April 22, 2013 – 9:25 am
“The facts emerging in the Boston Marathon bombing have exposed a weakness in our current system. If we don’t use this debate as an opportunity to fix flaws in our current system, flaws made even more evident last week, then we will not be doing our jobs,” Paul wrote.
“We should not proceed until we understand the specific failures of our immigration system. Why did the current system allow two individuals to immigrate to the United States from the Chechen Republic in Russia, an area known as a hotbed of Islamic extremism, who then committed acts of terrorism? Were there any safeguards? Could this have been prevented? Does the immigration reform before us address this?”
One of the Tsarnaev brothers accused in the attack was a naturalized citizen and the other a permanent resident. Paul said committee work needs to be done to scrutinize whether the system “gives individuals from high-risk areas of the world heightened scrutiny.”
“In the wake of 9/11, there was a comprehensive reform of our intelligence gathering system, yet our improved intelligence gathering system did not adequately detect these extremists. We need to understand possible intelligence failures and craft solutions,” he wrote.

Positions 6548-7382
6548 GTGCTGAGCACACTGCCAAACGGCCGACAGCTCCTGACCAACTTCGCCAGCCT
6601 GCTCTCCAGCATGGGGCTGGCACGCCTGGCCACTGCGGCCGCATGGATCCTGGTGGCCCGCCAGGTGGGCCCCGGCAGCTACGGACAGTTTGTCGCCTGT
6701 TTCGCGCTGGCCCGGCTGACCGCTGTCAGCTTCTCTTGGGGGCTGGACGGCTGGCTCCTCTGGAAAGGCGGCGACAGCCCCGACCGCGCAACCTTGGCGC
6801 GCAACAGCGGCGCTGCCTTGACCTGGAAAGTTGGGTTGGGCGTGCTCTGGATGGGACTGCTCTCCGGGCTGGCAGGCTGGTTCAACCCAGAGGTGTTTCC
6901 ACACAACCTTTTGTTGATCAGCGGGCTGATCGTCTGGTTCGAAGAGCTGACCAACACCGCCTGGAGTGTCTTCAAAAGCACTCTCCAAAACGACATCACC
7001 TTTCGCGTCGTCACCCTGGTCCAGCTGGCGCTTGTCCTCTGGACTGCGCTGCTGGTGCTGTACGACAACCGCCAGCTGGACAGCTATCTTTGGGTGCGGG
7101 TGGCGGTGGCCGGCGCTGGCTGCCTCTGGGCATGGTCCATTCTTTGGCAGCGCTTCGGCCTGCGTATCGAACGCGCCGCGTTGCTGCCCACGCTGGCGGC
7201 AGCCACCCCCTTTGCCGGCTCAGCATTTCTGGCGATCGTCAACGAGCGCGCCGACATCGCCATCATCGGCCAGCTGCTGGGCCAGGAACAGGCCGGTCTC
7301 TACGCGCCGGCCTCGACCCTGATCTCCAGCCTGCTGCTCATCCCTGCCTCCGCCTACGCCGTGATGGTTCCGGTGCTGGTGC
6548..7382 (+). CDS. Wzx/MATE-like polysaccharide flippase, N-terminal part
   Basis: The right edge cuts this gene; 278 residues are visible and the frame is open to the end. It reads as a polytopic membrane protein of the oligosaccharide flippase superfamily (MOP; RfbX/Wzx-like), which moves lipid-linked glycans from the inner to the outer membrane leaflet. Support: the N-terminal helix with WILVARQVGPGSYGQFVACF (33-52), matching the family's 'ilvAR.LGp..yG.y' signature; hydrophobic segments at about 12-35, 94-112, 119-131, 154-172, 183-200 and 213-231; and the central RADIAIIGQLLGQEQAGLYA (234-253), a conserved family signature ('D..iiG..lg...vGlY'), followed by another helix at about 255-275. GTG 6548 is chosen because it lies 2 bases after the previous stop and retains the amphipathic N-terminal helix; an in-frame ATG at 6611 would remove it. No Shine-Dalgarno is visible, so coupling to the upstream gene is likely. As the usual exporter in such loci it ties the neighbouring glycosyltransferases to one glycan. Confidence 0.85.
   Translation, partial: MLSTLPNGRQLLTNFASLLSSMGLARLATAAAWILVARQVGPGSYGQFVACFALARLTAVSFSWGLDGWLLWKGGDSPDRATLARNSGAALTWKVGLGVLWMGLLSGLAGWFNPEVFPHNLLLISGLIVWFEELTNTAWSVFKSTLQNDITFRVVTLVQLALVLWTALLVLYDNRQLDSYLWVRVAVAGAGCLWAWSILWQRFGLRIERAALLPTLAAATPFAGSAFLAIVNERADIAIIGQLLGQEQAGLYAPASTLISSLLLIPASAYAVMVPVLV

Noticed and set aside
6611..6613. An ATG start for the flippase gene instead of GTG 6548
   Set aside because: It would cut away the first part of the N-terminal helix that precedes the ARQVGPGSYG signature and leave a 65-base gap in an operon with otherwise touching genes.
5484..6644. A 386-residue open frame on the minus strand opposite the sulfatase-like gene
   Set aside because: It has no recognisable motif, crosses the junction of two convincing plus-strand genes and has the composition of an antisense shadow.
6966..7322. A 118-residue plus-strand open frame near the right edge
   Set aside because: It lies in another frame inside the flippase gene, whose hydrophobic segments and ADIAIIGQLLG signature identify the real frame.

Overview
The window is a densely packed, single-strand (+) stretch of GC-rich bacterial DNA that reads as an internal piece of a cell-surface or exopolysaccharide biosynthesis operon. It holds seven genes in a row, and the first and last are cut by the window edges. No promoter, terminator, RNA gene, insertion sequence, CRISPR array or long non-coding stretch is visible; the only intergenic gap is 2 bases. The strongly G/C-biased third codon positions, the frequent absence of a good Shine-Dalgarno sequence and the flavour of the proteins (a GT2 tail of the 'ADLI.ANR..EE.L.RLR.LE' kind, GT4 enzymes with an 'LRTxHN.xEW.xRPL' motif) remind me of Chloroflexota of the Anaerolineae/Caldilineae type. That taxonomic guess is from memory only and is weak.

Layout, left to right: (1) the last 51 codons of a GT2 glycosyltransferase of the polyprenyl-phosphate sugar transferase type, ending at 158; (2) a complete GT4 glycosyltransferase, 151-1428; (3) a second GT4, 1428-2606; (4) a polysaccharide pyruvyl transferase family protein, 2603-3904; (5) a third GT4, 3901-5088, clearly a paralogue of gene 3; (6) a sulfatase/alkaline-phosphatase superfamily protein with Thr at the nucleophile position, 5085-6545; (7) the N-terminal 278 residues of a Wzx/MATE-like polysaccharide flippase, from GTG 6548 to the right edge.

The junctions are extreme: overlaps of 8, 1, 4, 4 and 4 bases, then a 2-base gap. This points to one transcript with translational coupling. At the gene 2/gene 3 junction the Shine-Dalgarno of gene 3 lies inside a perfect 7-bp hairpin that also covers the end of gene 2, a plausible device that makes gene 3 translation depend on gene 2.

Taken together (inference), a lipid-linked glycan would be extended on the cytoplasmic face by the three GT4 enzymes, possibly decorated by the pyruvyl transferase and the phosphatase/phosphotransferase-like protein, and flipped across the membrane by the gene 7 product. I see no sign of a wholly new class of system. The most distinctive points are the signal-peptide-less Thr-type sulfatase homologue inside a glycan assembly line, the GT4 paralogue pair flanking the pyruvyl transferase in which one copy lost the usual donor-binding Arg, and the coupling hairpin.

Paul suggested revisiting the National Security Registration System (NSEERS) implemented by Congress in 2002 but suspended by Homeland Security Secretary Janet Napolitano in 2011.
“Our refugee programs have proven to be a problem. On, January 29, 2013, two Iraqi citizens living in Bowling Green, in my home state of Kentucky, were sentenced to long prison terms for participating in terrorism and providing material support to terrorists while living in the United States. How did this happen? Does the current immigration reform address how this might have happened? We may need more scrutiny when accepting refugees from high-risk nations,” he wrote.
“I want to make sure that any new bill addresses the visa entry and exit programs, in addition to refugee programs that have proven problematic in Bowling Green and possibly, if media reports are correct, in Boston.”
Paul added student visas need a second look, as well. “Should we suspend student visas, or at least those from high-risk areas, pending an investigation into the national security implications of this program?”
“I respectfully request that the Senate consider the following two conditions as part of the comprehensive immigration reform debate: One, the Senate needs a thorough examination of the facts in Massachusetts to see if legislation is necessary to prevent a similar situation in the future. Two, national security protections must be rolled into comprehensive immigration reform to make sure the federal government does everything it can to prevent immigrants with malicious intent from using our immigration system to gain entry into the United States in order to commit future acts of terror.”